At first blush, I assumed that Lumsk was a relatively new seven-member Scandinavian folk / prog / metal band, and that Fremmede Toner was their debut or maybe second album. But upon further research, Lumsk was founded almost 25 years ago, though the band has spent the last decade-and-a-half on hiatus between album three and this, their fourth album.
If anything, Lumsk is a metal band first, with plenty of signature power chords, as well as keyboard and violin. Despite the presence of two guitars, there is little in the way of soloing, and instead the instruments combine with vocals to set forth darkly lyrical atmospheres. In other words, the metal is folk-inflected. The vocals are mainly from Mari Klingen, but certain songs combine her efforts with call-and-response lines from an uncredited male vocalist.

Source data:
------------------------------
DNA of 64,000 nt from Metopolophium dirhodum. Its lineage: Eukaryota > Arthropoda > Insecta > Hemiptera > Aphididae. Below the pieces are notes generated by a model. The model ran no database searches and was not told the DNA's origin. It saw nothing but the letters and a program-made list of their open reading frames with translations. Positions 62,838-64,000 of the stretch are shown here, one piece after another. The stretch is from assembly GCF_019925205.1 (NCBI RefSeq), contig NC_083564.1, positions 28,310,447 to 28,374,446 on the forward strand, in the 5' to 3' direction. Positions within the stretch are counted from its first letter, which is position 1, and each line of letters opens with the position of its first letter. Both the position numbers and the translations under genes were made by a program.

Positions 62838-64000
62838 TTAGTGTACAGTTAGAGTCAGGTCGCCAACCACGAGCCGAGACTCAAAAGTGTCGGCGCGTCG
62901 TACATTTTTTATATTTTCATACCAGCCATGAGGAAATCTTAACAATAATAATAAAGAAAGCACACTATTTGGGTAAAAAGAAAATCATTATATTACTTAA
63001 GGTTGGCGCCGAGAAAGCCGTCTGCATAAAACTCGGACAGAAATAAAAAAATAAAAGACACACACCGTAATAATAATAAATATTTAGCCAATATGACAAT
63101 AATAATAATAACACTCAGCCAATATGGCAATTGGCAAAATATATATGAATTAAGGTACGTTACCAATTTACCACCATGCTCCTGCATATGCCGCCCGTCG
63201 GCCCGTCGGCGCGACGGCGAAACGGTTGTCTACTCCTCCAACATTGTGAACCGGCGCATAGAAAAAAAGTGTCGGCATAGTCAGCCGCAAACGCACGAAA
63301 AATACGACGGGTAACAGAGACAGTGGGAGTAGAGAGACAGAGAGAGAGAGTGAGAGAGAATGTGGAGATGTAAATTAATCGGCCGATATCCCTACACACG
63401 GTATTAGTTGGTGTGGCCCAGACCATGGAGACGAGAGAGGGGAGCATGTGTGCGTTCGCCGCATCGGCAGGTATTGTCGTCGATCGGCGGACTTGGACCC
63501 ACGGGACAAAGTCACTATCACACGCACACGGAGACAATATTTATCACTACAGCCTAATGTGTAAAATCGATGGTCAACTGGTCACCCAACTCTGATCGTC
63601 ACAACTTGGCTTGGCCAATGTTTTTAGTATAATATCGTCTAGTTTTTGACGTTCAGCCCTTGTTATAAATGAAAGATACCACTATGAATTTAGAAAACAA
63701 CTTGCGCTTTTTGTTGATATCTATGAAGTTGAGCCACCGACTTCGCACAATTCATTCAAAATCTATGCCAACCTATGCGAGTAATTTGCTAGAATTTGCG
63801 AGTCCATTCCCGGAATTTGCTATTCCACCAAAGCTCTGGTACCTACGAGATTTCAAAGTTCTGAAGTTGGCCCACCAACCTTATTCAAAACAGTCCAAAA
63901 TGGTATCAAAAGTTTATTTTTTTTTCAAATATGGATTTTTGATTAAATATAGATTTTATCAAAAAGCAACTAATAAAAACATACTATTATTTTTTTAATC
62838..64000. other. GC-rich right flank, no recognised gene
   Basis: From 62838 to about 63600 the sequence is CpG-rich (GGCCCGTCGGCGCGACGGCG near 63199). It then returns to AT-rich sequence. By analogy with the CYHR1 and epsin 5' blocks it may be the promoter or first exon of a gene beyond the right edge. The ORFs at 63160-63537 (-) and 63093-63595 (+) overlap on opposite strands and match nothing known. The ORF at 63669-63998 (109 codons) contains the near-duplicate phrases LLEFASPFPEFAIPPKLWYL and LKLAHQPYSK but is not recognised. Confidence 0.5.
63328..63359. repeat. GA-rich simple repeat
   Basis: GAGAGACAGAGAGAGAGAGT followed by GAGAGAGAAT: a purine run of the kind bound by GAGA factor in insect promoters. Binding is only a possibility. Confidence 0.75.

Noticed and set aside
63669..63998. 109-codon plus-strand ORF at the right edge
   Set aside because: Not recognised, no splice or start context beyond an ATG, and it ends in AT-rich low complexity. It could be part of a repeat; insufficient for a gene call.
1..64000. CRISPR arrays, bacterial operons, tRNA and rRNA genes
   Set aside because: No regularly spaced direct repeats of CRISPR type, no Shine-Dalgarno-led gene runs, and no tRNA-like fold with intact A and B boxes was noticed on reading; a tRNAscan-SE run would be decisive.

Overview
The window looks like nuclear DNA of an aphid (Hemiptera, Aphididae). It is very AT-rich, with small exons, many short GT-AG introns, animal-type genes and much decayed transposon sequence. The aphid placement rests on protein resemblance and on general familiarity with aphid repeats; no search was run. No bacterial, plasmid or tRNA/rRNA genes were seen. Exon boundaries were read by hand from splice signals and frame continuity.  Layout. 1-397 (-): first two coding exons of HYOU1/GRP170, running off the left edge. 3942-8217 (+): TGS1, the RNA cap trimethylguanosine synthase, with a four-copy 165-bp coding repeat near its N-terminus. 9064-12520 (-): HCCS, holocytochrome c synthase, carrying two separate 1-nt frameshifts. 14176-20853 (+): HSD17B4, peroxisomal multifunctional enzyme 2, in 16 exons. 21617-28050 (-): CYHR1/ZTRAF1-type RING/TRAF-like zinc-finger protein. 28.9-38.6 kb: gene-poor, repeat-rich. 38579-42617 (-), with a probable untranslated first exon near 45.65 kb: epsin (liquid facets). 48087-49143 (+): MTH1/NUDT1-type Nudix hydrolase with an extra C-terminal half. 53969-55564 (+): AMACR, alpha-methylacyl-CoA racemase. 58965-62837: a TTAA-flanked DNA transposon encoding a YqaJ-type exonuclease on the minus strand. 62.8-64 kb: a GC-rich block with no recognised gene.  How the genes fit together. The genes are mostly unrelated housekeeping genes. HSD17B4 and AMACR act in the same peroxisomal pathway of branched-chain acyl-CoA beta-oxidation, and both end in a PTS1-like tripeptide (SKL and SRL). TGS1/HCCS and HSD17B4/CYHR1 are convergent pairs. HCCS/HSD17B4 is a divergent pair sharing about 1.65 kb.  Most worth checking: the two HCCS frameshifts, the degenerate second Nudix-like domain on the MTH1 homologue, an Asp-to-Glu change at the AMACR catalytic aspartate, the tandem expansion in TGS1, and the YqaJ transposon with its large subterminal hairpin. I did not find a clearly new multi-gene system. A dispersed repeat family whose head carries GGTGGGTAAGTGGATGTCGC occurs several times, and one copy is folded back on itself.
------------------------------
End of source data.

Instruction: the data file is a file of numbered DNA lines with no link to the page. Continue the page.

One of the more interesting aspects of the album is how it came about. The pieces are inspired by poems of André Bjerke as well as his translations of works from other poets. The songs are based on Norwegian translations, but also the original English and German versions. Thus, some of the songs repeat lyrics in different languages but the accompanying music is different.
All in all, Fremmede Toner has a modern and energetic feel, more along the lines of Nightwish and Within Temptation than, say, Genesis. The music is of moderate complexity, quite heavy, and tastefully arranged. It is catchy without being cliche and strangely emotional as well.